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A Trusted Friend in a Complicated World

15 Common Words That Were Inspired by Real-Life People

You won’t believe what kinds of interesting characters inspired the words for cardigan, casanova, graham cracker, and more.

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And the Academy Award for the “Golden Statuette’s Eponym” is … a mystery! But, there are a few theories circulating. Actress Bette Davis supposedly claimed that the statue’s backside bore a striking resemblance to her husband Harmon Oscar Nelson. While Sidney Skolsky, a columnist, gives himself the title of “eponym creator” because he thought the nickname negated pretension from the esteemed award. And the Academy’s librarian Margaret Herrick reportedly declared that the statuette reminded her of her uncle, Oscar Pierce. We may never know its true origins. Here are the real-life people that inspired these iconic characters as well.

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Shirley Temple

Your favorite childhood mocktail was definitely named after none other than the curly-haired child star, Shirley Temple. The story goes that the wait staff at a Hollywood restaurant overheard the little girl whining when her parents wouldn’t give her a sip of their old-fashioned cocktails. A member of the staff mixed up a kid-friendly version made with a splash of grenadine, a cup of ginger ale, and garnished it with a signature maraschino cherry to emulate the old-fashioned cocktails her parents drank. One sip of the sweet, fizzy drink was all it took to quiet her cries. Cute and nice were just two of the many words people used to describe Shirely Temple, but they were actually a couple of the 15 common words that used to have completely different meanings.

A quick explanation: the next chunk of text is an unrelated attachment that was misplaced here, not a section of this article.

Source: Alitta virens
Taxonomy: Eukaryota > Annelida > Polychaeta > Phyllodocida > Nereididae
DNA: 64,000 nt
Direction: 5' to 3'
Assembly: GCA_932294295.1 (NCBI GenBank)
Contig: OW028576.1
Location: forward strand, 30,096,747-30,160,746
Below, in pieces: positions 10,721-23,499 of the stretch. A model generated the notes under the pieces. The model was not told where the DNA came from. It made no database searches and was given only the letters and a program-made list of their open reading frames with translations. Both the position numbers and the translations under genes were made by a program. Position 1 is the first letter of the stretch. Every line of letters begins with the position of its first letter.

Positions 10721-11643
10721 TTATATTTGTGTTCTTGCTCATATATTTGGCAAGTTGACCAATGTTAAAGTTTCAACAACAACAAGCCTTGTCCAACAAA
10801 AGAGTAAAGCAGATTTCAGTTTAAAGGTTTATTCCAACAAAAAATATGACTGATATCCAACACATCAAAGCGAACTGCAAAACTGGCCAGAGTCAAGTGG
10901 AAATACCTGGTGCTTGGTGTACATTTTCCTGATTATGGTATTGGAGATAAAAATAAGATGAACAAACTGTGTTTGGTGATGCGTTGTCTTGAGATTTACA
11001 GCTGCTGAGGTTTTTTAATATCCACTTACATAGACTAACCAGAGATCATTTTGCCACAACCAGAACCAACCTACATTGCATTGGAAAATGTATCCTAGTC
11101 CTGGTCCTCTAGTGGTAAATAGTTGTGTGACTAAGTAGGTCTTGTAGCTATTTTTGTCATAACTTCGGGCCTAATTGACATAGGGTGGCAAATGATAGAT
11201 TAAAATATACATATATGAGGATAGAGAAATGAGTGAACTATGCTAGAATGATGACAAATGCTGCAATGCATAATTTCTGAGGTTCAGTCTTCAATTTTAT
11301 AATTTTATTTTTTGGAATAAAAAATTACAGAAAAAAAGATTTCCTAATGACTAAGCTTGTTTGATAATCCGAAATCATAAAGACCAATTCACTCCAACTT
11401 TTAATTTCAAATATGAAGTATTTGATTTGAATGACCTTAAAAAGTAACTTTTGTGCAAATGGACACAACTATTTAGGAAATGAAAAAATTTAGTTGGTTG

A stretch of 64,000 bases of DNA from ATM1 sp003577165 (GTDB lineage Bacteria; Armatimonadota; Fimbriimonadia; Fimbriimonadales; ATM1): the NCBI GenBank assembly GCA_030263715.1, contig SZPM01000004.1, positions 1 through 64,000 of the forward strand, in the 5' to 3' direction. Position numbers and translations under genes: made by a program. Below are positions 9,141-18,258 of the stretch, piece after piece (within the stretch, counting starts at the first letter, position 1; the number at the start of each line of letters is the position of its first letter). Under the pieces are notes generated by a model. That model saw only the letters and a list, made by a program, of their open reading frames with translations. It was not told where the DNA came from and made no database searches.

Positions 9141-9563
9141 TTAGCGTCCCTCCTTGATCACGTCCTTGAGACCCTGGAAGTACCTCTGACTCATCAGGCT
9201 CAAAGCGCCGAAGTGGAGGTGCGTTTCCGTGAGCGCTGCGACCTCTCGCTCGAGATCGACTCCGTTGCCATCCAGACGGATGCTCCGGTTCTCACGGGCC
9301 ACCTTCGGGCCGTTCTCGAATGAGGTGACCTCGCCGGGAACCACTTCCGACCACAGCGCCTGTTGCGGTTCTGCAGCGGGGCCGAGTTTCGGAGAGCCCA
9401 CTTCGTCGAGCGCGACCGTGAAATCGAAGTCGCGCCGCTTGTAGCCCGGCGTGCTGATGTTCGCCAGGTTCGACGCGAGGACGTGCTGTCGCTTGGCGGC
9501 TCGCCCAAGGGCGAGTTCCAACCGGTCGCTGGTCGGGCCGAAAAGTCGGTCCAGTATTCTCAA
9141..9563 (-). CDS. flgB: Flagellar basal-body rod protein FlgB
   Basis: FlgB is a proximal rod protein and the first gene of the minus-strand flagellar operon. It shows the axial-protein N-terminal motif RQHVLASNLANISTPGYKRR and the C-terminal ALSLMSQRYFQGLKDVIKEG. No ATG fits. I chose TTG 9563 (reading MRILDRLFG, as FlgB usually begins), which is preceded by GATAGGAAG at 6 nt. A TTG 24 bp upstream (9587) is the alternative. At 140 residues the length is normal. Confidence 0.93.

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During the 1870s, history began to repeat itself as another agricultural crisis wreaked havoc in Ireland. The crisis threatened to recreate the horrific famine and mass evictions that occurred a mere thirty years prior. In an effort to campaign against rent increases and evictions by landlords, the Irish farmers banded together to form the Irish Land League. The group targeted one apathetic English land agent, in particular, Charles Cunningham Boycott, a man responsible for kicking out tenant farmers who refused to pay their rents. Boycott’s angered laborers and servants quit, his crops rotted to the ground, and the word “boycott” defined as “refusing to deal with a country, organization, or person to protest or punish them” was named after him. In a way, karma got him good.